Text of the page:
Second (feel free to click this hyperlink): He spewed the vitriol and helped the criminal justice system railroad the Central Park Five (Thank Goddess that filmmaker Ava DuVernay is bringing these young men’s tragic story to a series for Netflix; and thank God they’re here to witness it.) The Central Park Five were five Black and Afro-Latin young men falsely accused of rape and sentenced to prison. Yusef Saalam was 15-years-old when Trump asked for his execution for a crime he did not commit. These five young men were between the ages of 14 and 16 years old. They were beaten by police into pleading “Guilty” to a crime they did not commit. Nevertheless, they spent between 5 to 13 years behind bars.

Third. He spent three years barking about how Barack Obama was not an American citizen, even though Obama was born in Hawaii.  All of this was done to try to make people believe that the first African-American President of the United States was not legitimate because he allegedly wasn’t an American citizen.

Fourth. This is from me, alone. I don’t need someone to call me “Nigger” to prove they are racist.  Most of the racists I know have grinned in my face. All of those chicken-eating, glory-seeking, money-grubbing Black preachers that met with Trump, along with Omarosa Manigault and her sudden discovery that she was working for a racist; and all the rest of the members of the Coon Show are not necessary for me for proof of the racism, misogyny, and xenophobia coming from 1600 Pennsylvania Avenue.  I’m not surprised he can divide immigrant families at the border, imprison children or ignore a storm-damaged Puerto Rico like the island and its people are the bastards at his family picnic.  Anyone who didn’t know the above three facts either had their heads buried in the sand or were too busy figuring out how to get their cut of money from the spawn of Satan himself.  I don’t have a short memory.  And I also prescribe to the Book of Malcolm X who said that you do not call any man (or woman, for that matter) your brother or sister until they demonstrate that that is exactly what they are. Peace.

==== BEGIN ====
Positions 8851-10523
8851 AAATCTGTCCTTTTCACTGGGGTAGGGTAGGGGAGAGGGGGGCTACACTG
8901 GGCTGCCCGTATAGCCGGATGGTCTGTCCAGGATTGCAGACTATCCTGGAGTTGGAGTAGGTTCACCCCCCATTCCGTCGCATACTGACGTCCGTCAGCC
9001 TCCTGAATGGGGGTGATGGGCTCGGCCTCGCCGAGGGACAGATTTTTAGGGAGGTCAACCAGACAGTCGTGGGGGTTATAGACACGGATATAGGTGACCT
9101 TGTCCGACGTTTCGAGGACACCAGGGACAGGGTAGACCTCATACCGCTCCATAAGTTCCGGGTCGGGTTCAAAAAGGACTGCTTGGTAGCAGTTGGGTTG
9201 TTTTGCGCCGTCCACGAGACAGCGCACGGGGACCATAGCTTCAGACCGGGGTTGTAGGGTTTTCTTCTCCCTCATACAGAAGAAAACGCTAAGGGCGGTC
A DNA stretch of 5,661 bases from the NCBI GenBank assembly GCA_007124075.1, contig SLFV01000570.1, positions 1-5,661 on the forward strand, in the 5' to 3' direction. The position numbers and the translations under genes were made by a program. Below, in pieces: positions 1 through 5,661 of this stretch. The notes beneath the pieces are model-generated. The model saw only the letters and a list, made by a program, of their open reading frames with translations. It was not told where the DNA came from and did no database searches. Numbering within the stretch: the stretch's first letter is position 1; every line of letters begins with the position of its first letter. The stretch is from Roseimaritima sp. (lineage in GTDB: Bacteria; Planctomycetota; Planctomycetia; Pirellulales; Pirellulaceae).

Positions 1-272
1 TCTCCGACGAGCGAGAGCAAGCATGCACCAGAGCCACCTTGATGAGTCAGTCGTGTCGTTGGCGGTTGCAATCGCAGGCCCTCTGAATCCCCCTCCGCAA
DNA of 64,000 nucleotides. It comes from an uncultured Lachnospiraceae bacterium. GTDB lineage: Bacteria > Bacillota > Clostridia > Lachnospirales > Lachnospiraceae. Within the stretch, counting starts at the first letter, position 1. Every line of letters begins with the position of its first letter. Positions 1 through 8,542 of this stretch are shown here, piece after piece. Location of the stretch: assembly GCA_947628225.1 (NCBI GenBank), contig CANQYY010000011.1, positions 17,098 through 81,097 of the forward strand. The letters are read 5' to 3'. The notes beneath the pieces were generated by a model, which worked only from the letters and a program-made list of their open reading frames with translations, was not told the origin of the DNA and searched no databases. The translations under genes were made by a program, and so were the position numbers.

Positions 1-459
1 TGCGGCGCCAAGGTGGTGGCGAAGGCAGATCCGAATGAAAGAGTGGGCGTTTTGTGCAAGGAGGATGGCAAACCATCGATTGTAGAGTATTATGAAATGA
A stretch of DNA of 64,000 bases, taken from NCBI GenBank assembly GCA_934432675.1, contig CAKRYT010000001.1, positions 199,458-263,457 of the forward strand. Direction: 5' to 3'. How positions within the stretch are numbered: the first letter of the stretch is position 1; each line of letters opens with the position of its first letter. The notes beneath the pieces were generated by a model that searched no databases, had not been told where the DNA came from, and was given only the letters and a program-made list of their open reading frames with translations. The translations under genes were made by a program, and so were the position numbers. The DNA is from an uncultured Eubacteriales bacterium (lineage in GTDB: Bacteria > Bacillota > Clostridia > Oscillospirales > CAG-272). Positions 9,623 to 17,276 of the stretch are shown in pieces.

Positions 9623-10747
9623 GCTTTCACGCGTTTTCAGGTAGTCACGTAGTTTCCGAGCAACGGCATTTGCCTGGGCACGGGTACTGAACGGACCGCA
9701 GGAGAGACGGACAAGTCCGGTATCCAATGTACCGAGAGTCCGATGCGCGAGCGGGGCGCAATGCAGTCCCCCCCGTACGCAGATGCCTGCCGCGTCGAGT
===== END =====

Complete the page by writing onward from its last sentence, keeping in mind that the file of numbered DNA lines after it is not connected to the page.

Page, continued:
Copyright © by Leslye Joy Allen

This blog was written by Leslye Joy Allen and is protected by U. S. Copyright Law and licensed under a Creative Commons Attribution-NonCommercial-NoDerivs 3.0 Unported License. Any partial or total reference to this or any blog authored by Leslye Joy Allen, or any total or partial excerpt of this or any blog by Leslye Joy Allen must contain a direct reference to this hyperlink: https://leslyejoyallen.com with Leslye Joy Allen clearly stated as the author. All Rights Reserved.

If You Are Too Lazy: One Question

If you are too lazy to

rinse out bottles and

cans and place them in

a recycling bin and also

too lazy to place

paper in a recycling bin;

Or too lazy to

purchase inexpensive

cloth bags to

shop with, all of

which will help

prevent more garbage

and toxins from being

dumped on and into

the earth, but will also

save you money, then how

on earth can you be strong

enough or smart enough

to fight for

economic, political

and social justice

for yourself and our people?

Leslye Joy Allen, Copyright © 2017.

Still not blogging as much for a while…So, you are welcome to read my older blogs until I return later (trust, there is some good stuff in my archives at my blog)…I have to get my dissertation finished, and blogging and responding to every little detail is not on the agenda…In the meantime, stay focused, and stay woke, and for God’s sake don’t fall for the easy answers because the news media is full of “easy answers.”  Do your research.  Think for yourself.  Peace and Blessings. I will see you when I see you.  — Leslye Joy Allen

This blog was written by Leslye Joy Allen and is protected by U. S. Copyright Law and licensed under a Creative Commons Attribution-NonCommercial-NoDerivs 3.0 Unported License. Any partial or total reference to this or any blog authored by Leslye Joy Allen, or any total or partial excerpt of this or any blog by Leslye Joy Allen must contain a direct reference to this hyperlink: https://leslyejoyallen.com with Leslye Joy Allen clearly stated as the author. All Rights Reserved.

#25May2017 #June20and21

Copyright © 2017 by Leslye Joy Allen.  All Rights Reserved.

This is a short blog…because, well, finishing a dissertation is serious business.  There are two dates that are important that I would like to highlight for you.  The first date is May 25, 2017 which is African Liberation Day, but also the launch date of Africans Rising, a continental and global movement spearheaded by its launch director, South African native Kumi Naidoo.  Naidoo daringly states that one of the first problems the continent has is a leadership that will not make room for the young; and young Africans are no longer simply willing to point their fingers at the harsh and lasting damage from past European colonization and exploitation, but also at African leaders who hold power too long and often.  I invite you to visit this organization’s website.  Read the magnificent Kilamanjaro Declaration and sign on to this movement of continental Africans and members of the vast African Diaspora.  Join us on 25 May 2017 by wearing something red and turning off all of your electronics (lights, etcetera) for at least a few hours to acknowledge the millions of Africans across the continent who do not have electricity.  Visit: Africans-Rising.org and read more about this beginning.  You can also watch a video of one of the most brilliant minds on earth: the anti-apartheid activist, feminist and environmentalist Kumi Naidoo here.  This is worth every minute: